Pensions

Setting the Record Straight on Illinois’ Fiscal Shortcomings

Release: May 5, 2020

This report shows how the data make it quite clear that: Illinois incurred pension debt—under both Republicans and Democrats-- to mask its fiscal problems, not to pay irresponsibly high benefits; Illinois is not a high spending state, and in fact has cut spending on services in real terms by more than 23% since FY2000; that over $9 out of every $10 Illinois, and frankly every other state in America, spends on services goes to the four core areas of Education (including Pre-K, K-12, and Higher Ed), Healthcare, Human Services and Public Safety—meaning those are the services which are imperiled if the feds don’t come through with a significant relief package for state governments suffering revenue loss from the downturn caused by the COVID-19 pandemic; and the Pritzker Administration has actually pushed a number of fiscal initiatives that are actually responsible and counter some of the poor practices of the past.

Update: Addressing Illinois’ Pension Debt Crisis With Reamortization

Release: October 21, 2019

Illinois' five state pension systems face a debt crisis after years of intentional borrowing from state contributions. The crisis is compounded by a backloaded repayment plan that calls for unrealistic, unsustainable state contributions in future years, putting funding for crucial public services at risk. Because the crisis is about debt, rather than benefits being earned by current and future employees, attempts to solve the problem through benefit cuts have failed. CTBA proposes resolving the pension debt crisis by reamortizing our payment schedule, creating a sustainable, level-dollar plan that saves the state $45 billion and gets the pension systems 70 percent funded by 2045. The state of Illinois has foregone $22 billion in savings since CTBA originally proposed to reamortize the debt in 2018. To bridge the higher contributions called for in the first several years of the reamortization plan, CTBA suggests using bonds to ensure current services do not have to be cut.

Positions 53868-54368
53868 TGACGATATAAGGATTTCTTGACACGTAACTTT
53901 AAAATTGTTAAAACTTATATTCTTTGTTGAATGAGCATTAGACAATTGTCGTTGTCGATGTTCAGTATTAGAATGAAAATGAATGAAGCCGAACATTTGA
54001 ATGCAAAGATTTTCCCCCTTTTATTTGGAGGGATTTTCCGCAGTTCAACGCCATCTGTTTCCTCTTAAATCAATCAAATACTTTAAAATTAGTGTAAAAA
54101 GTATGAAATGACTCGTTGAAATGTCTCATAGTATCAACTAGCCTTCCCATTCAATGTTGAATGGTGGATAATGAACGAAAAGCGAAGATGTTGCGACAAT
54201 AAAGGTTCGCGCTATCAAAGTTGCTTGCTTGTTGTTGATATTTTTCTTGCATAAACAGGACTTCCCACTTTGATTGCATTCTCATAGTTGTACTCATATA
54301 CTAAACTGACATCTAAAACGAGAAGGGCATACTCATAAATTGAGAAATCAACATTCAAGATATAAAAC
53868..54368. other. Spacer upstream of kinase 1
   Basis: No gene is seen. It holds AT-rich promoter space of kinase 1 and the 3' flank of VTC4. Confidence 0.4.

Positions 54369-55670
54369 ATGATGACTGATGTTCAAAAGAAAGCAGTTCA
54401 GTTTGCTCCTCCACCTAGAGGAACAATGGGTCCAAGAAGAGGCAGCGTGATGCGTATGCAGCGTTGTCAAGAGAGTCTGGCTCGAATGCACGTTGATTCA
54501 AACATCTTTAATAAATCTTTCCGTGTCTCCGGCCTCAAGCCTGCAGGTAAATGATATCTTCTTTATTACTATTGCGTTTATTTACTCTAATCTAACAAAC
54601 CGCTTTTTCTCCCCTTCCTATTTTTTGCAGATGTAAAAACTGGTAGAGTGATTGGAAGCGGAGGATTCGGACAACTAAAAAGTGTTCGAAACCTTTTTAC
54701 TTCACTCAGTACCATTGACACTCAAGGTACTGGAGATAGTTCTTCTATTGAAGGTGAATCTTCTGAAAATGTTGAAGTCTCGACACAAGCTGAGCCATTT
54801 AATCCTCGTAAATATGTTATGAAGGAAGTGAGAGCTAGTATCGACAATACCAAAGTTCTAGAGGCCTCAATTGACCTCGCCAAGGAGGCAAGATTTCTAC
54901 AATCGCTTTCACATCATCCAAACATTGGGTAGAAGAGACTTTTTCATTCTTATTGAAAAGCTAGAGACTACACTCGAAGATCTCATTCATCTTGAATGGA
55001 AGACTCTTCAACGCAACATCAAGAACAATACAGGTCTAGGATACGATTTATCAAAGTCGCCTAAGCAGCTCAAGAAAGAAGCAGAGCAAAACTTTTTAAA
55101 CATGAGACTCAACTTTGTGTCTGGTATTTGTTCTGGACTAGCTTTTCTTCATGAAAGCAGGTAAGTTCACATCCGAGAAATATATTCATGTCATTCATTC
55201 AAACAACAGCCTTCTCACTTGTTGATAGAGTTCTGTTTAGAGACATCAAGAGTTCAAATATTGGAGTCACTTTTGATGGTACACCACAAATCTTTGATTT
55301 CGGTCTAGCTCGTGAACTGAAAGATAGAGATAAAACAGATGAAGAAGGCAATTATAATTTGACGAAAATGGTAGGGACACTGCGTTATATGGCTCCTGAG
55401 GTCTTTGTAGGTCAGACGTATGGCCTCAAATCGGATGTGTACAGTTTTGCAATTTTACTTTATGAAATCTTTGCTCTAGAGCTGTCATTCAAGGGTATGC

Impact on Illinois' Structural Deficit

Release: October 21, 2019

The state of Illinois faces a significant structural deficit into the future. The report highlights the nature of the structural deficit and identifies two key causes: the state’s historically flawed  tax policy and the plan devised for repayment of Illinois’ pension debt. CTBA proposes both the adoption of the Fair Tax and a reamortization of the pension debt as described in the report titled: Addressing Illinois’ Pension Debt Crisis With Reamortization. Doing so would allow the State to ensure full funding for the Evidence Based Funding Formula while also improving the status of Illinois’ public employee pension system and eliminating the State’s structural deficit by 2042.

Asset transfers to the state pension systems: Six questions to be answered

Release: February 18, 2019

One idea that has been proposed by a number of observers to repay some of Illinois’ pension debt is an “asset transfer.” Under this proposal, the state (or the City of Chicago, which is also facing a large pension debt problem) would make a contribution to the pension systems in the form of a publicly owned property, such as a tollway or lottery, rather than in the form of cash.

Addressing Illinois’ Pension Debt Crisis With Reamortization

Release: May 21, 2018

Illinois' five state pension systems face a debt crisis after years of intentional borrowing from state contributions. The crisis is compounded by a backloaded repayment plan that calls for unrealistic, unsustainable state contributions in future years, putting funding for crucial public services at risk. Because the crisis is about debt, rather than benefits being earned by current and future employees, attempts to solve the problem through benefit cuts have failed.

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